Various parts that make up a single piece were designed with joints in order to be easily assembled and glued. Most of the pieces that make up the final mock-up were 3D printed in several parts which were then glued together. For this purpose, Alfonso used an epoxy resin for the larger parts that were subjected to greater forces and cyanoacrylate glue for all the smaller parts.

When it comes to post-processing of the 3D prints, some of them were subjected to acetone vapors to smooth the models and give them a desired, shiny effect. The parts which Alfonso planned to paint, were smoothed with a sandpaper of different grains – starting from 180-220 and moving on to fine-grain ones. Some individual parts were also filled with two-component putty and smoothed until a surface ready for painting was obtained. Finally, Alfonso sprayed the models with the chosen colors and covered them with transparent layer for protection.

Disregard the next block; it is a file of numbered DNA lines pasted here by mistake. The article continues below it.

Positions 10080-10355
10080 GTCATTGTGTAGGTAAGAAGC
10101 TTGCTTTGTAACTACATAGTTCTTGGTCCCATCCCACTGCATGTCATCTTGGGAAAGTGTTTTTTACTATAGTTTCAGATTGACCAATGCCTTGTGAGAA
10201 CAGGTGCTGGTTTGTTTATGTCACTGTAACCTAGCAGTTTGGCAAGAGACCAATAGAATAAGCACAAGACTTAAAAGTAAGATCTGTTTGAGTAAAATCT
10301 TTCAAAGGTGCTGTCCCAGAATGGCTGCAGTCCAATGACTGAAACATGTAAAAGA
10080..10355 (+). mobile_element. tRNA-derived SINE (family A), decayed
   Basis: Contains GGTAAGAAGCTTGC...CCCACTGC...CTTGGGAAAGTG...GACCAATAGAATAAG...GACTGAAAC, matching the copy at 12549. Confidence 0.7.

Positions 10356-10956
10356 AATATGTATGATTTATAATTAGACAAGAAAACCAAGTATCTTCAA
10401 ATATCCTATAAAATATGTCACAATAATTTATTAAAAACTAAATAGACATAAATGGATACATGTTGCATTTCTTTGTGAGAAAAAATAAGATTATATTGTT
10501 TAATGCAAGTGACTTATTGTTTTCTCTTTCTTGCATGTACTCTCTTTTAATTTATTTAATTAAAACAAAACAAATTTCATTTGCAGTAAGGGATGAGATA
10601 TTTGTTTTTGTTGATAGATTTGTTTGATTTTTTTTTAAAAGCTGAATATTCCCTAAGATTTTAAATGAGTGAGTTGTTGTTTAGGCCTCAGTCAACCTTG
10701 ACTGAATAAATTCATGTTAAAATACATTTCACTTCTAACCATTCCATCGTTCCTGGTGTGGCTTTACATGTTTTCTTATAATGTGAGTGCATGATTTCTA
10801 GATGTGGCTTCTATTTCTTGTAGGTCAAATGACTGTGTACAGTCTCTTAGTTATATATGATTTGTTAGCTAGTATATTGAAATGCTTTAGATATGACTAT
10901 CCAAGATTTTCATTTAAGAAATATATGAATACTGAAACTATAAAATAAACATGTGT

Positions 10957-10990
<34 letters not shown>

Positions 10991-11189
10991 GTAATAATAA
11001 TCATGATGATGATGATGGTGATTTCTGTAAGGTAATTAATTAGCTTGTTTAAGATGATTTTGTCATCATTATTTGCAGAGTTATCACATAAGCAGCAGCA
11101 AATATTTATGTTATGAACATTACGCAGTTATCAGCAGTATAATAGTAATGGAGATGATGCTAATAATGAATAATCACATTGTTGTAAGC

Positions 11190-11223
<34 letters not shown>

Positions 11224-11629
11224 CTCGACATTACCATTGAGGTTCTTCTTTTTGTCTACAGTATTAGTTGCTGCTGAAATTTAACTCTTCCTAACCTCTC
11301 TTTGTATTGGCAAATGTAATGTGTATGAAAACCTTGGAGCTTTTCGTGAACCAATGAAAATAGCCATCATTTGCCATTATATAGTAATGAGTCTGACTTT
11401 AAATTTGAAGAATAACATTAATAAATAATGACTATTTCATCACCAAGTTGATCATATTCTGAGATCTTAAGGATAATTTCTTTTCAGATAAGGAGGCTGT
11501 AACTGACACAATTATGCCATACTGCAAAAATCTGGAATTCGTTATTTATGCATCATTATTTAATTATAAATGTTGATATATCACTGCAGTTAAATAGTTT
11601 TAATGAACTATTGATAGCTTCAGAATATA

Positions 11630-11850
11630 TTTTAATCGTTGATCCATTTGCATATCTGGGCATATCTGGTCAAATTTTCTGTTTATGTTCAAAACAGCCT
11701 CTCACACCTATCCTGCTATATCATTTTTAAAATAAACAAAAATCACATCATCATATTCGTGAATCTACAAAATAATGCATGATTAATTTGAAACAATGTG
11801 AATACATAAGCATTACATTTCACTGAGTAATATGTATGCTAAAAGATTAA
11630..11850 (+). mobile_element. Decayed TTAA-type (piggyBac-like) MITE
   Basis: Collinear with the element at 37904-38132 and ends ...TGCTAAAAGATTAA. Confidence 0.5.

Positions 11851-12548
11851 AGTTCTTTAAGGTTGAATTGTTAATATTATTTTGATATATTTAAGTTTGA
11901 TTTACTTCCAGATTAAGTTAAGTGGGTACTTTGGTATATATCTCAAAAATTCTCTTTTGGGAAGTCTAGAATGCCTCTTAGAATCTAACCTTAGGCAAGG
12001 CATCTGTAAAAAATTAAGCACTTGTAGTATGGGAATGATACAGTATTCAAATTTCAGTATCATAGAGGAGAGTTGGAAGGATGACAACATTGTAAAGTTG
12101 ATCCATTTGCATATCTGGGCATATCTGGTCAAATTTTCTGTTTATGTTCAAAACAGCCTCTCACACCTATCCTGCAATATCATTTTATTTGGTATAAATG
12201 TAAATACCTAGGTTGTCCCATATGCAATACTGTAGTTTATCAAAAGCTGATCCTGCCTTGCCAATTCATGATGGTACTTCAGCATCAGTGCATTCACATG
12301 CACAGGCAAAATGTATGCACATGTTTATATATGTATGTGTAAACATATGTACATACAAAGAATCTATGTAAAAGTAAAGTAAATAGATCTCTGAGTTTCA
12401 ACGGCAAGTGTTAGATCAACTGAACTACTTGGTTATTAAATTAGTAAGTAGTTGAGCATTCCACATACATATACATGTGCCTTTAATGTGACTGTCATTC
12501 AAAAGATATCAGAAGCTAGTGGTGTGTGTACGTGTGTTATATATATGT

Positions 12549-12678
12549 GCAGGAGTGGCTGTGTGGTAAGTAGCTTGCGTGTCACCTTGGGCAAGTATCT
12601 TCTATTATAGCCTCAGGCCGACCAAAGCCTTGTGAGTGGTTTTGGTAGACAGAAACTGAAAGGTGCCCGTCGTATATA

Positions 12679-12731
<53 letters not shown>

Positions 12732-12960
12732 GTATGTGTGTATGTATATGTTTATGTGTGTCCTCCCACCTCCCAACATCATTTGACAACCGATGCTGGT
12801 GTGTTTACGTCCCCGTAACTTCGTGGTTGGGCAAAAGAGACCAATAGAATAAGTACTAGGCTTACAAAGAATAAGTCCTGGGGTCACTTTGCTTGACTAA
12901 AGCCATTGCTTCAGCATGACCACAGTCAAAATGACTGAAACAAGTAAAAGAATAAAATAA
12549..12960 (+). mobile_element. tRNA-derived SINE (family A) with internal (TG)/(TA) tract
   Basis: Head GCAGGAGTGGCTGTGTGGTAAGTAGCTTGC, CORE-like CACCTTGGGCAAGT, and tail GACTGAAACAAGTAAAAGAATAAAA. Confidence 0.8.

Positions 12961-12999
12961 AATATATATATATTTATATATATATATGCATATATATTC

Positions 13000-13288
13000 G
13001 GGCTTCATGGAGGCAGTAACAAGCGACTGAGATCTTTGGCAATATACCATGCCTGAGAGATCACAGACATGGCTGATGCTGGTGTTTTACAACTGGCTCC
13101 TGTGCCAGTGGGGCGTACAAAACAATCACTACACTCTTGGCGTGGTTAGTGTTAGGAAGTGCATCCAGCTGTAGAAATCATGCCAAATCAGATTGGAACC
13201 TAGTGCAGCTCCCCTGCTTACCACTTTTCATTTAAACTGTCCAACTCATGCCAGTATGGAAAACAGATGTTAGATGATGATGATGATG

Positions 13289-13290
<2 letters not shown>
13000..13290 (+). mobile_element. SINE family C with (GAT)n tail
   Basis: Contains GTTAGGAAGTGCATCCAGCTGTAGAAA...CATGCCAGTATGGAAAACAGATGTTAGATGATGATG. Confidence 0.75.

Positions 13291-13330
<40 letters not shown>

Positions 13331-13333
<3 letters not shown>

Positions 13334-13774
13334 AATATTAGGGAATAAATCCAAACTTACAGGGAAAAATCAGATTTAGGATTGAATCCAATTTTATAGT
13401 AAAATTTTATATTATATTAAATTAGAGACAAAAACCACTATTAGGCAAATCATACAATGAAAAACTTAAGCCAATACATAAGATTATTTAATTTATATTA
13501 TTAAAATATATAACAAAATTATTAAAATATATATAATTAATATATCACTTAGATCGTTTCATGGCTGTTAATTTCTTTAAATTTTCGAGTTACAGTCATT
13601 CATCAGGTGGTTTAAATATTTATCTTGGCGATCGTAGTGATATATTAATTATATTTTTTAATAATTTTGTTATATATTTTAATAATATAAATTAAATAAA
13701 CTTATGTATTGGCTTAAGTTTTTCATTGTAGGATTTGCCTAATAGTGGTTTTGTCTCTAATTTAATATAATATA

The model of a mock-up showing the parking lot in the plant area with the assembled 3D printed models.

“Zortrax M200 is an excellent machine that allows me to obtain outstanding results and, above all, it’s truly easy-to-use. Thanks to having it in my workshop, I am able to get the job done despite my working alone,” concludes Alfonso Buonora.

Read more about the Zortrax M200 Plus, a currently available equivalent of the 3D printer used by ABLAB3D.

For more interesting user stories, go to our Zortrax Blog.